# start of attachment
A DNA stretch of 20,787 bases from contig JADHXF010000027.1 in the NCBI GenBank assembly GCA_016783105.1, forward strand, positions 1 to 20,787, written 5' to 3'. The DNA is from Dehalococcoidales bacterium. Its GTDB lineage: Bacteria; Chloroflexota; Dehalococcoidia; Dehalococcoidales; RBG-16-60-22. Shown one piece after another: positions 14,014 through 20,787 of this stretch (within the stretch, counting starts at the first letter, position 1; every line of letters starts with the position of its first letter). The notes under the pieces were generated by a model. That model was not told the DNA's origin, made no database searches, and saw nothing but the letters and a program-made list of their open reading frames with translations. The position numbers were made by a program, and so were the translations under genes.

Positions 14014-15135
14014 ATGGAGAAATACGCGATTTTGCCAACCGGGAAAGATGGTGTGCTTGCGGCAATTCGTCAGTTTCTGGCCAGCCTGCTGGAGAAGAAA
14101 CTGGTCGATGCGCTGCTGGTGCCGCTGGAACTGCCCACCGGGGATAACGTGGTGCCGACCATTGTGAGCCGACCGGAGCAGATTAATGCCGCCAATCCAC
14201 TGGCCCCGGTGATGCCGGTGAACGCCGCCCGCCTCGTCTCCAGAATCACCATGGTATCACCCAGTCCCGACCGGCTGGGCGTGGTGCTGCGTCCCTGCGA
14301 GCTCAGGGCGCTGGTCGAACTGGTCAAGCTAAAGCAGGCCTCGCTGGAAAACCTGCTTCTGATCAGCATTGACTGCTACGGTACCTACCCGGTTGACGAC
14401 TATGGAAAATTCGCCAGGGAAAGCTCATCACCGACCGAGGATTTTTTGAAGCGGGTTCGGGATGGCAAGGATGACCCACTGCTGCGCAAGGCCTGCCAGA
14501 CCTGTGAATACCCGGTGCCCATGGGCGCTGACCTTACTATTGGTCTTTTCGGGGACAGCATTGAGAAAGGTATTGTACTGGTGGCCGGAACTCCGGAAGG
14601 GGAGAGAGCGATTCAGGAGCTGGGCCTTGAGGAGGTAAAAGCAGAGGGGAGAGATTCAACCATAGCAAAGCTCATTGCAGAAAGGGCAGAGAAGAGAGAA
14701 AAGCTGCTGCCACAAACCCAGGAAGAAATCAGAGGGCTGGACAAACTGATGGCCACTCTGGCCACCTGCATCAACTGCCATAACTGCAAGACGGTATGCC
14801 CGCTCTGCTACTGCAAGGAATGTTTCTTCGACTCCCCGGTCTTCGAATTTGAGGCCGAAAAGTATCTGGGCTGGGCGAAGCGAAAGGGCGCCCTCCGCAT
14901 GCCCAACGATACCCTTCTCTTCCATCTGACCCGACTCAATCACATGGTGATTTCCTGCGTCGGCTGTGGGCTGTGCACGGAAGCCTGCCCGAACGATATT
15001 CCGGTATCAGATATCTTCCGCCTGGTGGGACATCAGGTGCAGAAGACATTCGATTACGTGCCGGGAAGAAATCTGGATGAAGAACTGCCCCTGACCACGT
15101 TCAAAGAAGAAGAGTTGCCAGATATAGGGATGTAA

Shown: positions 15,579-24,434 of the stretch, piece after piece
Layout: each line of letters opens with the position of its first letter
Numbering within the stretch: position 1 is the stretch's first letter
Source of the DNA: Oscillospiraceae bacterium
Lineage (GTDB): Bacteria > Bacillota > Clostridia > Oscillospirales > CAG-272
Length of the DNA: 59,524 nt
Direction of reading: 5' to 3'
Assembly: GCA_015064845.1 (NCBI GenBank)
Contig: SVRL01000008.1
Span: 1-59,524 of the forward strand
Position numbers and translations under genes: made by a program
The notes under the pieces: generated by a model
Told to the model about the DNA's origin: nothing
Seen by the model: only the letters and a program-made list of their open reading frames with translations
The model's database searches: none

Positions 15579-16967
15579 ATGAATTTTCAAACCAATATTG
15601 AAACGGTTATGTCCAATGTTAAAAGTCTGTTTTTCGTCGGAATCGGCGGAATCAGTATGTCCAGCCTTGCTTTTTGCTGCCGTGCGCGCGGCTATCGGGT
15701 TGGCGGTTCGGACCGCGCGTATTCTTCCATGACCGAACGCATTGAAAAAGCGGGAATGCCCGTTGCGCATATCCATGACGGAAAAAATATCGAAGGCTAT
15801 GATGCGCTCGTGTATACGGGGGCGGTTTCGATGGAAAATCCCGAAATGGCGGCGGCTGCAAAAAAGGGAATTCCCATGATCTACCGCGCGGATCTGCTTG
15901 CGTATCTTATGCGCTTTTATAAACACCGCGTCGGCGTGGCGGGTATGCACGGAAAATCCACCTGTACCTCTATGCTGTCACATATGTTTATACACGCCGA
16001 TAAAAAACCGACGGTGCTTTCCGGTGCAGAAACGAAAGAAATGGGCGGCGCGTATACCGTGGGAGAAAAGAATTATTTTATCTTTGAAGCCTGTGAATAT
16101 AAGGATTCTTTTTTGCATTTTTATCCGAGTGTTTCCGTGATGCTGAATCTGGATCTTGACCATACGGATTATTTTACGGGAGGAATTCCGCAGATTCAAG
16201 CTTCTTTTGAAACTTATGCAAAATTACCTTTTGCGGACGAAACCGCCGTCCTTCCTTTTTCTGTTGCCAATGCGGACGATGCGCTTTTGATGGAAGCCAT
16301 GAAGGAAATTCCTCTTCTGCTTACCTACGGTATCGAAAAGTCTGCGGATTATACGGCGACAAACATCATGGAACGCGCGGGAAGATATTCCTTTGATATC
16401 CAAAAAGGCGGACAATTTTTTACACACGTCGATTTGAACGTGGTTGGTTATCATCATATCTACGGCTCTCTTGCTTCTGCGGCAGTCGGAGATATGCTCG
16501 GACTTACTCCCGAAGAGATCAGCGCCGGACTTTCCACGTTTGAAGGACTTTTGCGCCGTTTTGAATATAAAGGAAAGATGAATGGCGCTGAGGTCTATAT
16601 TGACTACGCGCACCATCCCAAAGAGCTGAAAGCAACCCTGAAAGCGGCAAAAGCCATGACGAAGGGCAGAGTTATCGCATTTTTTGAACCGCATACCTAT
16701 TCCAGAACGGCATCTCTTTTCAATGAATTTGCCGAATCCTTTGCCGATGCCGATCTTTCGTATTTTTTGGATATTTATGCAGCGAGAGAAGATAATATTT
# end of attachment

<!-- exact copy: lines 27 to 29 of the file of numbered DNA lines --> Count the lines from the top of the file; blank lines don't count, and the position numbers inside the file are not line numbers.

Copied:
Told to the model about the DNA's origin: nothing
Seen by the model: only the letters and a program-made list of their open reading frames with translations
The model's database searches: none